Women and men feel this pressure in different ways, but it is still asking them to do the same thing… to override their feelings. Men feel this pressure often more directly. We are asked to be ‘strong’ in life by ignoring what we know in our hearts to be true.

Men are seen as childish and labelled as irresponsible and as ‘boys’ if they don’t harden up and grow up in life. What if being ‘real men’ is not really growing up at all but is really a process of honouring and deepening your connection with your feelings? To not be hard. To not be tough. But rather to be the gentleness and tenderness as a man that as a child he always knew he could be?

What if being a real man is not wussy at all…

What if being a real man was actually really empowering because the real strength of a man was never found in what he could lift or pull physically in life, but rather from the love that comes from within him by knowing who he is, from what he feels inside him?

Inspired by the work of Universal Medicine and Serge Benhayon

445 thoughts on “Harden up Wuss, What are You Made of! Real Men & Putting on the Tough Act

  1. Josh, there is so much truth here. It makes me reflect on my own upbringing as a woman, that I took on that stance of hardness too. It was that or be annihilated by the systems of education. And yet I could feel I was going against the grain of it all.

    Being inspired by Serge Benhayon and Universal Medicine simply presents that there is another way to live, and we can say yes to it, and take the lead in making some changes, then we can let go of this hardness. It’s not an over night thing either. A working progress that I must admit is absolutely worth it. Not just because of how I feel within myself but, also how I can be that reflection to others too.

    1. I agree Henrietta, it is a strength, some people soon realise that it is ok to be vulnerable. I’ve seen others grapple when I reflect this, the rest is unto them as to what they do with it.

  2. In our current world we are asked to be what we are not. Our nature is to be gentle and caring and this does not seem to fit into the current societal protocol. But if this mold is not broken by us then who will do it and how long do we wait?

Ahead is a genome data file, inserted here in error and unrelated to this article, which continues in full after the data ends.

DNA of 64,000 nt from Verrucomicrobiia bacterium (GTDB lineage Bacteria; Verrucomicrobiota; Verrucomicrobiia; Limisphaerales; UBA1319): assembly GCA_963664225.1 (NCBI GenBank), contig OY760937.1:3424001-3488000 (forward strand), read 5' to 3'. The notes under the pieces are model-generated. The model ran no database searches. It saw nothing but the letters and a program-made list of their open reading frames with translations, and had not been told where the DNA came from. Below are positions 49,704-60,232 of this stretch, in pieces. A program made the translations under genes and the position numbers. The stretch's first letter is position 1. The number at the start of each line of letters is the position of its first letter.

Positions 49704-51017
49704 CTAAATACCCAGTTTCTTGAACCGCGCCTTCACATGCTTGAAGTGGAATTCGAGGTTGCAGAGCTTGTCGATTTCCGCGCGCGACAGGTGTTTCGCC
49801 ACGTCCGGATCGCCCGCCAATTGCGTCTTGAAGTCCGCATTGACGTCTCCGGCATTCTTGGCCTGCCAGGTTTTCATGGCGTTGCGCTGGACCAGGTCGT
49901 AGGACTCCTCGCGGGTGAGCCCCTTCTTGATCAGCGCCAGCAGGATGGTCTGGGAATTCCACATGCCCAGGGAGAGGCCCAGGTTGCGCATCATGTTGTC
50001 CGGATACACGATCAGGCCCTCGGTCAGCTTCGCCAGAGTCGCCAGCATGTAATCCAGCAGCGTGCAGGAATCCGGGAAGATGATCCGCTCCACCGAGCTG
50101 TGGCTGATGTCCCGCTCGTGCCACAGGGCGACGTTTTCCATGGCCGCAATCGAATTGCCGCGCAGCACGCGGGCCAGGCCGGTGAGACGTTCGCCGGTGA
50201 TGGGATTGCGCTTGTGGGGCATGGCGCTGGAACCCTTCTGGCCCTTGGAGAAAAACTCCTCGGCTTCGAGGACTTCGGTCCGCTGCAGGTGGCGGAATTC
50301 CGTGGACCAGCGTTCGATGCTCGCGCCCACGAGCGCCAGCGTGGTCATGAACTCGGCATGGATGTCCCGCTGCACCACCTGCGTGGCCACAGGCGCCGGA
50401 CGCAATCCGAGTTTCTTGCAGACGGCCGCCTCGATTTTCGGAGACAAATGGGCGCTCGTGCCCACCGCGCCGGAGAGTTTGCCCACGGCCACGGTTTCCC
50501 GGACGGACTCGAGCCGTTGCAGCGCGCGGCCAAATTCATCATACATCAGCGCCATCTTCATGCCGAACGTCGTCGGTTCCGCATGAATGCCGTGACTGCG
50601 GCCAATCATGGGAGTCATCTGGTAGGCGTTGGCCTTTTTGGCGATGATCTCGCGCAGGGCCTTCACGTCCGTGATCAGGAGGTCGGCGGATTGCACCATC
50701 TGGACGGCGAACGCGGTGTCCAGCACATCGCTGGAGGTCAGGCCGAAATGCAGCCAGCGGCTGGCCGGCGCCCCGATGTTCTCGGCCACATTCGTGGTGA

3. “Women and men feel this pressure in different ways, but it is still asking them to do the same thing… to override their feelings”
    Yes and unfortuantly we live in a society that has asked us over eon’s to not be ourselves and in some cases it has imposed this brutally on us.

    1. We are all asked to toughen up and to not be our true selves, to not show our sensitivity, delicateness, and tenderness, and so we become hard and protected, and add to the defensiveness of humanity.

  4. Our relationship within is so power–full and being prepared with whatever it takes with the absoluteness of being Soul-full will strengthen the love that comes from within, allowing a prepared-ness to dress in a way that understands our vulnerability and tenderness, as such wisdom provides whatever is needed so we do not have to endure the cold rain. These days being loving with a jumper and hat always at the ready is my simple approach to life.

  5. Thanks Josh, it’s s very relevant topic. It’s as if the current model of life has been set up to not be challenged, because cutting people off from the sensitivity means they won’t be open to sensing what’s wrong and what needs to change.

  6. “Knowing who he is, from what he feels inside him” – as simple as that. It’s like we go into this crazy tandem of ignoring/denying our feelings therefore not knowing who we are, while trying to fit into the societal definition of who it says we should be, wanting to develop something we can identify as self. It would be so simple if we can just stop and cut all the crap.

  7. I knew a friend who had 2 boys I knew these boys from birth, the eldest had a rotten time growing up. His father put so much pressure on him as a child as he was the eldest and as such a lot was expected of him so he had to toughen up. From young he was not allowed to cry he had to do everything by the book of how to be a grown man with responsibilities. It was so clear to see that the little boy’s father was passing down to his son what had been passed down to him from his father and this has probably happened for generations as the behaviour was ingrained. So my questions is when are we going to break this cycle and raise our children in a way that they know they are loved and understood for being who they are and not what is expected of them.

  8. The moment we do not honour the truth that lives within us, we hand ourselves over to all that opposes such truth. In this way we have created an external world that is at odds to the inner world and so created a divide deep within us.

    1. Liane, thank you – it is indeed that simple and yet it can be hard to speak up or act when we have spent eons being quiet. And so this is such a powerful way to break the mold and make a change.

  9. “Women and men feel this pressure in different ways, but it is still asking them to do the same thing… to override their feelings.” My boarding school experience many years ago confirmed this – and I lived with it for many years, burying what I truly felt. Learning to express feelings is so important and I love the fact that my grandchildren can do this so freely.